Transport fuel demand responses to fuel price and income projections: Comparison of integrated assessment models

Edelenbosch, O.Y., van Vuuren, D.P., Bertram, C., Carrara, S., Emmerling, J., Daly, H., Kitous, A., McCollum, D., et al. (2017). Transport fuel demand responses to fuel price and income projections: Comparison of integrated assessment models. Transportation Research Part D: Transport and Environment 55 310-321. 10.1016/j.trd.2017.03.005.

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Project: Advanced Model Development and Validation for Improved Analysis of Costs and Impacts of Mitigation Policies (ADVANCE, FP7 308329)


Income and fuel price pathways are key determinants in projections of the energy system in integrated assessment models. In recent years, more details have been added to the transport sector representation in these models. To better understand the model dynamics, this manuscript analyses transport fuel demand elasticities to projected income and fuel price levels. Fuel price shocks were simulated under various scenario assumptions to isolate price effects on energy demand and create a transparent environment to compare fuel demand response. Interestingly, the models show very comparable oil price elasticity values for the projected first 10–20 years that are also close to the range described in the empirical literature. When looking at the very long term (30–40 years), demand elasticity values widely vary between models, between 0.4 and −1.9, showing either continuous demand or increased demand responses over time. The latter can be the result of long response time to fuel price shocks, availability of new technologies, and feedback effects on fuel prices. The projected transport service demand is more responsive to changes in income than fuel price pathways, corresponding with the literature. Calculating the models' inherent elasticities proved to be a suitable method to evaluate model behaviour and its application is also recommended for other models as well as other sectors represented in integrated assessment models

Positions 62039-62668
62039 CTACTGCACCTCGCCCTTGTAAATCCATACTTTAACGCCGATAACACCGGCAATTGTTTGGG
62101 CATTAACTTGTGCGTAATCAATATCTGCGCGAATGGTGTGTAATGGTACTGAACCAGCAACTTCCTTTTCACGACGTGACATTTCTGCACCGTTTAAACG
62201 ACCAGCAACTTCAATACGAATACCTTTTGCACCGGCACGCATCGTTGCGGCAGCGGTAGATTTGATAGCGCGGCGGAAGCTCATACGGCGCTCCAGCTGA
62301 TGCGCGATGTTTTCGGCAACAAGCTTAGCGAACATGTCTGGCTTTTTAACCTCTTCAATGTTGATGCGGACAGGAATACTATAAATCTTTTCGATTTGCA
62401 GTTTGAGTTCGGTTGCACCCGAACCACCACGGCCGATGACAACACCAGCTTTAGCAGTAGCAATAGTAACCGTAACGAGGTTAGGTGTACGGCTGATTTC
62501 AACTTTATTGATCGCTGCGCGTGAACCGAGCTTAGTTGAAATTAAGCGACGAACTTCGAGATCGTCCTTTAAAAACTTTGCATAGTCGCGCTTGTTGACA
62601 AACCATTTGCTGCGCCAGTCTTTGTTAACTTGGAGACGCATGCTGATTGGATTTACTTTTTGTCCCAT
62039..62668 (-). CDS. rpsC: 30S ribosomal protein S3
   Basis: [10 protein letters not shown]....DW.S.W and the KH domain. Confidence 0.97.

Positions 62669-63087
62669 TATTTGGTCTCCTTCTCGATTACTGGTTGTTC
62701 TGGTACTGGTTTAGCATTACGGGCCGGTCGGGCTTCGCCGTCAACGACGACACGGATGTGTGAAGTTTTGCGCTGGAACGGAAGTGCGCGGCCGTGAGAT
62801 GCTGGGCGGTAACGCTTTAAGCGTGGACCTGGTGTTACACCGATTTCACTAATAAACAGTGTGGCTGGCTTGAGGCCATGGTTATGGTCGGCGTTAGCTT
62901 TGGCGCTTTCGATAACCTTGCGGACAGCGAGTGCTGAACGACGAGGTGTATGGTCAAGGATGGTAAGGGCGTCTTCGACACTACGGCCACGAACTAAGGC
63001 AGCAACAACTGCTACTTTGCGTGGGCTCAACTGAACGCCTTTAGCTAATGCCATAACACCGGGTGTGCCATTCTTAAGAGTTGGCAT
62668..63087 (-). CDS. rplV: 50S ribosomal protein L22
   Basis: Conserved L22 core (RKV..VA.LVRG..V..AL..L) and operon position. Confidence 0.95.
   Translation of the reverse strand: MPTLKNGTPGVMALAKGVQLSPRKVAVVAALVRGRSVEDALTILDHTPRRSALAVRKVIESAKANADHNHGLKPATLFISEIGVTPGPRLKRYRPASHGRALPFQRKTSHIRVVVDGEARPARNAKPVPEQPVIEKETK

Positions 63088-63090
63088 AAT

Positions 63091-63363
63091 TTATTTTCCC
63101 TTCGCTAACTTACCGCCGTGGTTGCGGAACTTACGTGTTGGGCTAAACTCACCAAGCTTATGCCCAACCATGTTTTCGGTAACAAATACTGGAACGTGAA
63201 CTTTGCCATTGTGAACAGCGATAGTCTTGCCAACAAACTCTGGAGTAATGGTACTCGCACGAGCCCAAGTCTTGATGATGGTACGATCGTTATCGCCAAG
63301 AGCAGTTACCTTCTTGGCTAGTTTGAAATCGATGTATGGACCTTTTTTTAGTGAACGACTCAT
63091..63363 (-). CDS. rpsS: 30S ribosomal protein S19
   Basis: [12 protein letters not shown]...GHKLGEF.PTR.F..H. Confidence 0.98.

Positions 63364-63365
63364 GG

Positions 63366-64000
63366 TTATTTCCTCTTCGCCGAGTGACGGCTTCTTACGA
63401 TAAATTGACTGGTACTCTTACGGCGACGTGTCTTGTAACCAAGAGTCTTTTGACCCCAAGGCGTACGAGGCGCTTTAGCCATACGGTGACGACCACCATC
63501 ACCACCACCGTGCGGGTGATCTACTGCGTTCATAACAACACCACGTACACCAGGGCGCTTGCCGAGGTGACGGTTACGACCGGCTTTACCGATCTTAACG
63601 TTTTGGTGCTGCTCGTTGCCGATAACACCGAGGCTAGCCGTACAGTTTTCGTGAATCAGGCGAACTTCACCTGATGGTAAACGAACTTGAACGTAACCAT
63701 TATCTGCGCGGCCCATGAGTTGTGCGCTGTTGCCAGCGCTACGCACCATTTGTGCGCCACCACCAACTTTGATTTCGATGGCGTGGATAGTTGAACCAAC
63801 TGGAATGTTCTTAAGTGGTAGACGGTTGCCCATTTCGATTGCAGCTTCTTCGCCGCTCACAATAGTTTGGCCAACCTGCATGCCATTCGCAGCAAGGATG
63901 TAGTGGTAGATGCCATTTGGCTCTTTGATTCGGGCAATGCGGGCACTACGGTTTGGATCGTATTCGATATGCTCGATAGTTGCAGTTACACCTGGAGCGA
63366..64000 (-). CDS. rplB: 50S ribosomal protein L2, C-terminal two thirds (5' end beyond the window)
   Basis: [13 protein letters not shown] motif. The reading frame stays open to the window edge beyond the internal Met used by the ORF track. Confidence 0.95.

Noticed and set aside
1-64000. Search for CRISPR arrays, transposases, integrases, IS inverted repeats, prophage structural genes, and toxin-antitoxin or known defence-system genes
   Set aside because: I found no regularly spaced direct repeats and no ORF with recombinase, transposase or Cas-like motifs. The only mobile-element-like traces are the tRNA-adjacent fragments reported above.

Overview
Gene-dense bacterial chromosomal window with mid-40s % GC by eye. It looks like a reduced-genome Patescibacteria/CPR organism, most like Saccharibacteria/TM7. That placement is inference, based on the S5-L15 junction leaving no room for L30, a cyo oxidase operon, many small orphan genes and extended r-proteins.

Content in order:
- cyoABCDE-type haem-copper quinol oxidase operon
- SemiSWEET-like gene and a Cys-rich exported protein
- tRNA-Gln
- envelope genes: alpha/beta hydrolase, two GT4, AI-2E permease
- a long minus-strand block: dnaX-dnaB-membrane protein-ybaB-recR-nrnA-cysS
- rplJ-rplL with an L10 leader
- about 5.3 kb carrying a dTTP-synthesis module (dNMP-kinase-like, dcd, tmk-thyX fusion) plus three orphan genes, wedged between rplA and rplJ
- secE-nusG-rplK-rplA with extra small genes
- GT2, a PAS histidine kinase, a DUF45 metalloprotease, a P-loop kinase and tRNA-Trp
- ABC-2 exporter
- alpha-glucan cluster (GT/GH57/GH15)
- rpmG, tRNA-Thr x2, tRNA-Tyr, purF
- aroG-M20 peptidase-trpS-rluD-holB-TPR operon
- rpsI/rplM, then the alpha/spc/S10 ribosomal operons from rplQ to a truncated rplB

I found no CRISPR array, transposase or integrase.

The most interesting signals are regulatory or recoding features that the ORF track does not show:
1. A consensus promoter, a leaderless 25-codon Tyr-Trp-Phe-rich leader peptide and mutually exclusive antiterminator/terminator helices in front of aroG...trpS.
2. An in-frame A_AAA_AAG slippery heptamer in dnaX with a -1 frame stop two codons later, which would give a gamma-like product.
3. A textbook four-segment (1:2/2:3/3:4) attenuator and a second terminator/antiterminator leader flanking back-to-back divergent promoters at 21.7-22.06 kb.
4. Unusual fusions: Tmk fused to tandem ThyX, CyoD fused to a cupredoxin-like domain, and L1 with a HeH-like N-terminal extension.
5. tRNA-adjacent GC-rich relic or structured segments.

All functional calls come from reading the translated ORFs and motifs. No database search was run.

Item Type: Article
Uncontrolled Keywords: Transportation; Energy modelling; Model evaluation; Price elasticity; Income elasticity
Research Programs: Energy (ENE)
Depositing User: Luke Kirwan
Date Deposited: 29 Mar 2017 08:23
Last Modified: 27 Aug 2021 17:28

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